The 36th International 500-Mile Sweepstakes was held at the Indianapolis Motor Speedway on Friday, May 30, 1952. The event was part of the 1952 AAA National Championship Trail, and was included in the 1952 World Drivers Championship.
Troy Ruttman won the race for car owner J.C. Agajanian. Ruttman, aged 22 years and 80 days, set the record for the youngest 500 winner in history. It was also the last dirt track car to win at Indy. Ruttman's win also saw him become the youngest winner of a World Drivers' Championship race, a record he would hold for 51 years until the 2003 Hungarian Grand Prix when Spanish driver Fernando Alonso won at the age of 22 years and 26 days.
Bill Vukovich led 150 laps, but with 9 laps to go, he broke a steering linkage while leading. He nursed his car to a stop against the outside wall, preventing other cars from getting involved in the incident.
In the third year that the 500 was included in the World Championship, Ferrari entered the race with Alberto Ascari. The effort gained considerable attention, but Ascari spun out and finished 31st. It was the only World Championship race in 1952 that Ascari entered and did not win.
Fifth place finisher Art Cross was voted the Rookie of the Year. Though at least one rookie starter was in the field every year dating back to 1911, this was the first time the now-popular award was officially designated.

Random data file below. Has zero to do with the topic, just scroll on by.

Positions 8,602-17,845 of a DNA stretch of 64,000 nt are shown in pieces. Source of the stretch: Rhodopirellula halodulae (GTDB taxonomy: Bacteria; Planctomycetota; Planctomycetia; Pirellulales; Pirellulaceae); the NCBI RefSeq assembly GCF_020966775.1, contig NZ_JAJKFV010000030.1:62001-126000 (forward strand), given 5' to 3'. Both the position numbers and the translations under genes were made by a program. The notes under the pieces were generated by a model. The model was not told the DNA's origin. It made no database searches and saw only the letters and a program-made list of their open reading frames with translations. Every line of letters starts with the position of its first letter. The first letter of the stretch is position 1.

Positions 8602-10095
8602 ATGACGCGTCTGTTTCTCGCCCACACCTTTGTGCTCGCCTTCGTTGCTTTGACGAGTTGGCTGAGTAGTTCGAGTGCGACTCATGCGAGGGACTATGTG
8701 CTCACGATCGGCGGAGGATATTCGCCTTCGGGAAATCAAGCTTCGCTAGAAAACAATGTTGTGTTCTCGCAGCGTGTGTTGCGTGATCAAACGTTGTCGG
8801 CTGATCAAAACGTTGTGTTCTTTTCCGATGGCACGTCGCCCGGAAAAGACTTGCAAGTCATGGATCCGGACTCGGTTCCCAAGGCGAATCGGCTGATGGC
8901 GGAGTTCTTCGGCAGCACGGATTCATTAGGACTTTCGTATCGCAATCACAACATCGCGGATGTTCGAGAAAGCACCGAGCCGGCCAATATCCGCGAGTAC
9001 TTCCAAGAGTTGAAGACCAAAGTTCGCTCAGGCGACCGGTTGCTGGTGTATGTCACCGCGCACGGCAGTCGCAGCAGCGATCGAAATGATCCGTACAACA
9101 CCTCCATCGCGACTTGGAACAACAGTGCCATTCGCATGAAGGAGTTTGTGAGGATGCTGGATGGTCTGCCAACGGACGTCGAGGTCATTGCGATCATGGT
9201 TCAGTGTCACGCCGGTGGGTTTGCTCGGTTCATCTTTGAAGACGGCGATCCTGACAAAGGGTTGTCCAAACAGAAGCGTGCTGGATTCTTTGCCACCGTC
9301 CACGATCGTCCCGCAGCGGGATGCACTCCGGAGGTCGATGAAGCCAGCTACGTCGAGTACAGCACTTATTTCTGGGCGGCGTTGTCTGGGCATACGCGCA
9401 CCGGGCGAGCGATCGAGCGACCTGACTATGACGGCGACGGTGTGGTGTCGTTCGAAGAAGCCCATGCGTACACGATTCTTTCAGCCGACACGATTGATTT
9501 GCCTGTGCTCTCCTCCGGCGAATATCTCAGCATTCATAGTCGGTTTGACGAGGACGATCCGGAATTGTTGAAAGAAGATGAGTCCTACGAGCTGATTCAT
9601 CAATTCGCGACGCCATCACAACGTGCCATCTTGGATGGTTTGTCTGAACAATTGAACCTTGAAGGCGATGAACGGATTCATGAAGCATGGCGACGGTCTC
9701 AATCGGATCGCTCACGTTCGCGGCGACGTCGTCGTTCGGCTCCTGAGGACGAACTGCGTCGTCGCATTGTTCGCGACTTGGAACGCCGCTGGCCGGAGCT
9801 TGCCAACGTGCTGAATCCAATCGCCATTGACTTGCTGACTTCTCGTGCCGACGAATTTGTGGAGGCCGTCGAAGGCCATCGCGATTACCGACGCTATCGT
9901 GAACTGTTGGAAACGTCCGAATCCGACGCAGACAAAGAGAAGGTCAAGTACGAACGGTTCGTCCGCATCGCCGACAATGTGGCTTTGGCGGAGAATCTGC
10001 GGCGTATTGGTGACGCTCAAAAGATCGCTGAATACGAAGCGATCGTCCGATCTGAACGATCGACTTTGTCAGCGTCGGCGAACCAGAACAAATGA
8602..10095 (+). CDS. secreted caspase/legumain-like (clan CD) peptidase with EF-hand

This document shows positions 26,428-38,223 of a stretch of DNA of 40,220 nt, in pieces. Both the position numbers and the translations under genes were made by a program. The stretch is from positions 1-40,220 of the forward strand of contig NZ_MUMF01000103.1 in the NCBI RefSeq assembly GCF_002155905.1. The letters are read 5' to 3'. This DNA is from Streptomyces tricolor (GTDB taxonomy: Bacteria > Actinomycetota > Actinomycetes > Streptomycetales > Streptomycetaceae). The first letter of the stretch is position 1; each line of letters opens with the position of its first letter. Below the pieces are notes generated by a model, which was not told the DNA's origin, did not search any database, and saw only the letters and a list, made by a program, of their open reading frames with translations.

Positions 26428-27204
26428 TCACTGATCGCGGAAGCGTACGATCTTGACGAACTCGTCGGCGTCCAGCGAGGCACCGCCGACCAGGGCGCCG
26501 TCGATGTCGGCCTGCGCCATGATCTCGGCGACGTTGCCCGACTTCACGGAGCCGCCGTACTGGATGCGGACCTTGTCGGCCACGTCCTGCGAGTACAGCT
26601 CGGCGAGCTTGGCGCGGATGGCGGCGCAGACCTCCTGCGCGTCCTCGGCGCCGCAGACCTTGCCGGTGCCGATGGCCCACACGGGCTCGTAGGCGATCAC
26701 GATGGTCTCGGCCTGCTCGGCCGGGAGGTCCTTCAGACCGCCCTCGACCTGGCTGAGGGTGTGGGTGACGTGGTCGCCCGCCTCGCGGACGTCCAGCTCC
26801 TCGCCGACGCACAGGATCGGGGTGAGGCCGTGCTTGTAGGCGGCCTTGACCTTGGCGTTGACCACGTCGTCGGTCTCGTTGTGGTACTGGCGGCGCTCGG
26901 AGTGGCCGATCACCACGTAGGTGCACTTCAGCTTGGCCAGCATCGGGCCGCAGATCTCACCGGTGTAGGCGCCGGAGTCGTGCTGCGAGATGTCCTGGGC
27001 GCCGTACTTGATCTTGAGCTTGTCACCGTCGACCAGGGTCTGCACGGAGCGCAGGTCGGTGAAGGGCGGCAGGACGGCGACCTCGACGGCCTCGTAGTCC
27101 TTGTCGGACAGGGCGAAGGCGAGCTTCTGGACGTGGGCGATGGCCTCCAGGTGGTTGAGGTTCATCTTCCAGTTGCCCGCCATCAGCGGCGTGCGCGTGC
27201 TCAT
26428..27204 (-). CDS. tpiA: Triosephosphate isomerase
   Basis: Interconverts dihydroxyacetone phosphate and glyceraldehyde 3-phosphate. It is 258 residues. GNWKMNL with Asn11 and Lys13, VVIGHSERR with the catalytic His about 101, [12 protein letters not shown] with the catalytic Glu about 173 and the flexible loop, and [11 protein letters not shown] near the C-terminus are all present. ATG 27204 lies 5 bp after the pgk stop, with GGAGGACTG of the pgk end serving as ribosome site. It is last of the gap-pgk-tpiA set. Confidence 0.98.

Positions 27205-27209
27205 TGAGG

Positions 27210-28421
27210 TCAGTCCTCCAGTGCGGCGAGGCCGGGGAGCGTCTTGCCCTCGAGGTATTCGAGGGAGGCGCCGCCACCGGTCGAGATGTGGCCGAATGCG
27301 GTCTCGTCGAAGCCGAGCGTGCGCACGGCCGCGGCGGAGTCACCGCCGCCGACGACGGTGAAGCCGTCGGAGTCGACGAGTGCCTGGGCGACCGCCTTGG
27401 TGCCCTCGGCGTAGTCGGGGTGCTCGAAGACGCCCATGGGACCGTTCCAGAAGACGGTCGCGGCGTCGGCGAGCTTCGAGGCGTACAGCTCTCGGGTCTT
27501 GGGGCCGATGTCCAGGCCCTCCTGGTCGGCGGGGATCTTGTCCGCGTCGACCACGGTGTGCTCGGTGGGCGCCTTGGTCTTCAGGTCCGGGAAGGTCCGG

Time trials was scheduled for four days, but rain pushed qualifying into a fifth day.Saturday May 17 – Pole Day time trials
Sunday May 18 – Second day time trials (rained out)
Saturday May 24 – Third day time trials
Sunday May 25 – Fourth day time trials (rained out)
Monday May 26 – Fifth day time trials (rain make up day)
The race was carried live on the radio on the Indianapolis Motor Speedway Radio Network. During the offseason, the Speedway management created the network to handle broadcasting duties in-house. The arrangement was under the flagship of 1070 WIBC-AM of Indianapolis, and featured a crew consisted mostly of WIBC talent. Sid Collins served as booth announcer. Jim Shelton was among the turn reporters, reporting from turn 4.
Like previous years, the broadcast featured live coverage of the start, the finish, and 15-minute live updates throughout the race.World Drivers' Championship standings
Note: Only the top five positions are included. Only the best 4 results counted towards the Championship.